Mercedes-Benz’ Piston Cars Are Losing Sales, But EV Sales Almost Doubled

In a recent press release, Mercedes-Benz had bad news: overall sales are down. Fortunately for the company, it was able to give investors and the press some good news: its sales of EVs are almost double what they were this time last year. While it’s early in the EV transition game, this could be a sign of how the transition will go.

On the downside, the company sold about 490,000 units in the second quarter of 2022, which isn’t a small number by any standards. What made it bad is that it represented a 16% drop from last year’s second quarter. The company did make it clear to investors that this wasn’t a demand issue. The orders for MB vehicles are still rolling in, but getting them out to customers has been a challenge due to supply chain issues, which are roiling the whole industry.

“Customer demand remains high. This is an honour and obligation for us. We are making every effort to fulfill customer expectations, despite the current supply restrictions,” said Britta Seeger, Member of the Board of Management of Mercedes-Benz Group AG responsible for Mercedes-Benz Cars Marketing and Sales.

But, they were quick to point out the upside: booming EV sales.

“Sales of our fully electric vehicles increased by more than 90% in Q2 and even 134% in the first half of 2022. It shows that we offer compelling electric vehicles that our customers desire.” Seeger said.

How did they achieve almost double the sales? It’s all part of MB’s increase in both number of factories and EV models for customers to choose from. We’ve covered this before, but in short, they’re starting to see some real results from ambitious plans they announced previously. Mercedes tells us that they have even better numbers for their “xEV” models, or in other words PHEV and BEV models with a plug, which are increasingly becoming part of the company’s regular sales.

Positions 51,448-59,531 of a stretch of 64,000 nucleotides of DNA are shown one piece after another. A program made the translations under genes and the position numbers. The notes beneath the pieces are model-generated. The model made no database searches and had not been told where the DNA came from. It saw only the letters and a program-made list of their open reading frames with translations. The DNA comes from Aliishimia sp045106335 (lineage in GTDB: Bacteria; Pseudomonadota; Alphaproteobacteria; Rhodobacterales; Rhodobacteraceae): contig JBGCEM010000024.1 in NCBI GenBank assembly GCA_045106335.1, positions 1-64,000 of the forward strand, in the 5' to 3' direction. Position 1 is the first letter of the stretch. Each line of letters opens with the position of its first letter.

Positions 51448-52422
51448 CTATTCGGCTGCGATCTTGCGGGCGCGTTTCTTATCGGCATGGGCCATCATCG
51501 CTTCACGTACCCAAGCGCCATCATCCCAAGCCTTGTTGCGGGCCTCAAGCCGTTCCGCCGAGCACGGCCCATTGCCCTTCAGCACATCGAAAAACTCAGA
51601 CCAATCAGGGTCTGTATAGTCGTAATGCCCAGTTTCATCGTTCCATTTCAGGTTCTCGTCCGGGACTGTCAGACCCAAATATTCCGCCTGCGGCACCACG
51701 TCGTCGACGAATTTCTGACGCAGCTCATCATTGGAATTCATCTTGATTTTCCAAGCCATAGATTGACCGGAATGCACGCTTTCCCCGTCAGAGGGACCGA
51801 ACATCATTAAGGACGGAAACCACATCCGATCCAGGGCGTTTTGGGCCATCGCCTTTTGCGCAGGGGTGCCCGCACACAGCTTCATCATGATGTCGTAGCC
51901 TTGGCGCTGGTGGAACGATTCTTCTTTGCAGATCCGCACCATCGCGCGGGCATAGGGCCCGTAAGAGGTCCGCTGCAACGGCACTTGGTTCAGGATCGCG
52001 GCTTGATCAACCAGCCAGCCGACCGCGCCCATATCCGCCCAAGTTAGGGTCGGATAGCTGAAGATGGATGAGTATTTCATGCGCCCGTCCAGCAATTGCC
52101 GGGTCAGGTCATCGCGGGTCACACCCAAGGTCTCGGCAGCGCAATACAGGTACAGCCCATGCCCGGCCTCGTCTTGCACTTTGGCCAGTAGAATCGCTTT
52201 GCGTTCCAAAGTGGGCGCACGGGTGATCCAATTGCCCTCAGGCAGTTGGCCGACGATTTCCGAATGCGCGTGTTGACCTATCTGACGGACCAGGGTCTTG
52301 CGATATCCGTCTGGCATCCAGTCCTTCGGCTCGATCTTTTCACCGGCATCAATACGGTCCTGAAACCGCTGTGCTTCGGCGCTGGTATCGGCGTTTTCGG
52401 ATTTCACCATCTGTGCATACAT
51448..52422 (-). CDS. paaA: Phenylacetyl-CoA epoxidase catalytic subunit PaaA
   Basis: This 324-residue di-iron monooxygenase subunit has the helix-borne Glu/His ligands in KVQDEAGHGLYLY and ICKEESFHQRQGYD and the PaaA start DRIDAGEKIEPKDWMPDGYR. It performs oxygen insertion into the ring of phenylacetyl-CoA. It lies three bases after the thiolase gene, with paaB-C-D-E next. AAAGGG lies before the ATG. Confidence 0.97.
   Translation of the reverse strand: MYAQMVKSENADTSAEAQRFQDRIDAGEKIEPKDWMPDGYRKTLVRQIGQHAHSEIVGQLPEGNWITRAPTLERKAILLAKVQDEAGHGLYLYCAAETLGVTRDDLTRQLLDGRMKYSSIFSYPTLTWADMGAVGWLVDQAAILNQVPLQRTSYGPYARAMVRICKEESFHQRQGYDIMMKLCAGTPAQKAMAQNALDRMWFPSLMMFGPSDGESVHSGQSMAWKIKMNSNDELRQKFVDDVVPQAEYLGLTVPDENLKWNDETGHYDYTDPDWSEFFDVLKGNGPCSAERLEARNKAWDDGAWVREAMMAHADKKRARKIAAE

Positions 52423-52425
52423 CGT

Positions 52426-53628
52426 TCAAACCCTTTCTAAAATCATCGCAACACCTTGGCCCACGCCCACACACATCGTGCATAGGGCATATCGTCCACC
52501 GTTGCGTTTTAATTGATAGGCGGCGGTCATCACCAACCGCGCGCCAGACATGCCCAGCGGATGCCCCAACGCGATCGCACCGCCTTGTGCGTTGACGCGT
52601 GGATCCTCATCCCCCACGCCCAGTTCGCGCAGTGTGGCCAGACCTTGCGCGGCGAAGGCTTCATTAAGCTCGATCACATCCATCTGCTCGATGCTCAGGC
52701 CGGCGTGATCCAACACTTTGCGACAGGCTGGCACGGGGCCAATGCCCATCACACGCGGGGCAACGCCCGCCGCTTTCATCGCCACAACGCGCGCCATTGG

All of this fits in well with the company’s transition strategy, which is to produce vehicles that can be built as hybrids, PHEVs, or BEVs and transition the lines toward BEVs as customer demand shifts. We’re seeing that already begin to happen, with the electric end seeing the biggest percentage rises and the PHEV options seeing the biggest raw numbers.

The question remains now whether this is going to become a common experience for all automakers during the transition to EVs. In some ways, the answer is a definite yes, because the overall sales will probably drop while EVs rise, because customers will initially need to pay a little more (and thus wait a little longer between car purchases).

But, there are some unique things about MB’s current situation. For one, the company has a different transitional plan than many other automakers, with lines not needing retooled for an entirely new electric model, instead building models that can be transitioned as sales shift. The other thing is today’s unique financial and supply chain environment that (hopefully) is just a temporary set of bad circumstances for overall sales.

So, this may be a preview of things to come, but we’d better hope supply chain issues and awful energy prices aren’t going to accompany the whole transition.

Featured image by Mercedes-Benz.


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